Allan Gregg (“Quebec’s Final Victory,” February) implies that allowing provincial governments to take matters into their own hands is an ominous development. Perhaps we have lived in a paternalistic land for so long that many of us fail to recognize its influences, like the notion that governments always know best. The devolution of power, out from the centre, is to be embraced, not feared.
Real power still resides with the people, a point we forget at our peril. We need more referenda and citizen initiatives, more scrutiny and openness. The more we participate, the better off we will be. Mr. Gregg still propagates that father knows best. In reality, we all know best, and need to flex our democratic muscle to prove it.
Allan Gregg’s article assumes that a strong federal government is a good thing. But there is no proof of this. If this country truly believes in diversity, we must allow for local authority to manage that diversity. My own preference would be the devolution of power from the nation-state to the city-state, a more organic and manageable form of government. We would still require federal powers to set currency and environmental policies, but even duties such as defence could be managed by local governments, with some federal co-ordination. Canada, of course, would not be the same country, if “country” is even the right word for it. But our part of the globe would be more exciting, generate more ideas, and create a political environment where people’s voices are heard.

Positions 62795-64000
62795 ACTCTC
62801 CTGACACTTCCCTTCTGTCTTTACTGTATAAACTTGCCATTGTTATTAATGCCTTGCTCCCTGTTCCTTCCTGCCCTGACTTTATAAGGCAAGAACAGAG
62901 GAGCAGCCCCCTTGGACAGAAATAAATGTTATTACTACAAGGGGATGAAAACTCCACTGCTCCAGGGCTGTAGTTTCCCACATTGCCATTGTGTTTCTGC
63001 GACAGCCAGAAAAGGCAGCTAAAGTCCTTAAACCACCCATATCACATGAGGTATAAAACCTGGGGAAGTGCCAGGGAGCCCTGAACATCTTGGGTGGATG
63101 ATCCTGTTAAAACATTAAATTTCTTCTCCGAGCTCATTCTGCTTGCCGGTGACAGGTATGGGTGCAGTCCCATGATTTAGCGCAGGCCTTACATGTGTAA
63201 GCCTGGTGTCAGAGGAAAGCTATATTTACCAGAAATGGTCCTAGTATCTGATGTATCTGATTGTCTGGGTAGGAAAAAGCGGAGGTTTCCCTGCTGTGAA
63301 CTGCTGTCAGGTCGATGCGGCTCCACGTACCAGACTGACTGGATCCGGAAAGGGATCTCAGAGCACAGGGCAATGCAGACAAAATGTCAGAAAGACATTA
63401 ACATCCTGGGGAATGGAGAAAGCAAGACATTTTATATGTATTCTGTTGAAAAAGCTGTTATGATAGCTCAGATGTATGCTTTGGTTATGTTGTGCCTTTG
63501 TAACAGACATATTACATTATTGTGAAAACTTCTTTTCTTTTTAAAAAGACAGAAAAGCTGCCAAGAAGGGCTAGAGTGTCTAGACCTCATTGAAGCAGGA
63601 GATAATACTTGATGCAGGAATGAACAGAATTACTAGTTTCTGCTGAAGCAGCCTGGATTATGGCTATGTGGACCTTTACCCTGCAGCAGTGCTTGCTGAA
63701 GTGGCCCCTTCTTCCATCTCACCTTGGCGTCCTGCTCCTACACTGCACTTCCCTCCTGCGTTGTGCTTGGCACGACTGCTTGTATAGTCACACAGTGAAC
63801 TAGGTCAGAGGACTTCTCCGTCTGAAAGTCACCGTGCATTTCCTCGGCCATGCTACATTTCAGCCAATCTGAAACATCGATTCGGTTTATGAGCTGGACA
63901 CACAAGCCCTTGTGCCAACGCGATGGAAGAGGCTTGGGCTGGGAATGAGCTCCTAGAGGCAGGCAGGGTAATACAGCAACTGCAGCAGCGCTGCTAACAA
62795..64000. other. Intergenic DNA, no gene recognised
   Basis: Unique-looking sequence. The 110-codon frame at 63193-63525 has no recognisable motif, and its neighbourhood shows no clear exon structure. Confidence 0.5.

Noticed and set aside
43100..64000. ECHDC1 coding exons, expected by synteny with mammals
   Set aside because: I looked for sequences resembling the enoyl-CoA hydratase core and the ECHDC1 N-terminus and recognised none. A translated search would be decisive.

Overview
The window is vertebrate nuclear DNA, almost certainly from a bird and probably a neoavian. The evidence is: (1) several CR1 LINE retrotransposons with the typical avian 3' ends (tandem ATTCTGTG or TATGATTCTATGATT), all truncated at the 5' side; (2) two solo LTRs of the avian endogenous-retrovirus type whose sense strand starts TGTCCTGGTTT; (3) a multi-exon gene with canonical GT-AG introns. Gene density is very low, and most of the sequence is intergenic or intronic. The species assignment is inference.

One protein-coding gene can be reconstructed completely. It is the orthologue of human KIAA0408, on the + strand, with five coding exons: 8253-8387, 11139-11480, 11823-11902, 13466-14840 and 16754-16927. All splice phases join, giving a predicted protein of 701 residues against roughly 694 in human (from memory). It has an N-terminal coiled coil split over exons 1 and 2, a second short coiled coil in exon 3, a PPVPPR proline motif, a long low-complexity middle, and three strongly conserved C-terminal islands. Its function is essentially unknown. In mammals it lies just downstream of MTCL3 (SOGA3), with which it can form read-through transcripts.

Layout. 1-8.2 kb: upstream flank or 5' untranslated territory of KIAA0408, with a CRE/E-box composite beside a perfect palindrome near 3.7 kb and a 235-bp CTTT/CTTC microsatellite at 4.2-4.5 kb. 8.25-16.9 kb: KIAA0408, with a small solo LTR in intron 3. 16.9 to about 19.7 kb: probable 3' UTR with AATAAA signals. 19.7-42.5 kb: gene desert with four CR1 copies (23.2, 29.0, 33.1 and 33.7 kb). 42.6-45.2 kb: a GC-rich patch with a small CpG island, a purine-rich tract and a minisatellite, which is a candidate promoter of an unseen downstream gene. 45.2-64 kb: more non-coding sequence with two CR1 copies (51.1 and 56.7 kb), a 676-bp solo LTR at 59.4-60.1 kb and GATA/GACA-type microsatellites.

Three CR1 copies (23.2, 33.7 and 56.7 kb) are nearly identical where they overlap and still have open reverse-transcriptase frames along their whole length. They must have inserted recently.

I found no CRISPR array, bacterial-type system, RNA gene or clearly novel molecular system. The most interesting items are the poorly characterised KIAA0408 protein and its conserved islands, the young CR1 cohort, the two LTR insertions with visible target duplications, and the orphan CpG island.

Canada is one of the most decentralized countries in the world, and yet few of us have any personal or collective knowledge of this topic to draw upon. As our provinces nation-build at the expense of the country as a whole, the danger of this trend elicits little discussion in the media. We must find a new group of national champions to reframe the debate around the balkanization of this country (nicely expressed by Leif Parsons’s illustrations).
Paul Martin’s proposal to direct federal funding to Canadian cities, circumventing provincial jurisdiction, seems a cause for hope. This is a creative way to address excessive provincial power, and suggests Martin is not completely out of touch. Yet, while the cities generally liked Martin’s idea, decentralists knew this was an attack on provincial power, and spoke out against it. The solution may be a campaign to decentralize provincial power. If provincial power is better because it brings government closer to the people, then let us bring more power to the community level.
Back To Africa
Lawrence Hill suggests black Americans have created a psychological distance from Africa by defining themselves more by their nationality than by their race (“Is Africa’s Pain Black America’s Burden?,” February). But nationalism proves an equally arbitrary and destructive force, a point Mr. Hill neglects to mention. In W.E.B. Du Bois’s book The Souls of Black Folk, he suggests that racism causes people to see their world through a veil of illusion. Both racism and nationalism construct an arbitrary dichotomy between two groups of people for the benefit of the dominant group. Where once Du Bois’s was a veil of racism, it is now a veil of nationalism. So long as that veil exists, Africa will always be a problem.
Although I admire the sentiments that prompted Mr. Hill’s article, I saw nothing in it that deviated from the idea that American culture is essentially better. Studies of the involvement of American blacks in Africa show that they took with them the same notions of Western superiority, civilization, and savagery as did their white countrymen, with very similar consequences. This at a time when many African churches send missionaries to the West, suggesting some dispute as to who should be civilizing whom.
Fredericton, New Brunswick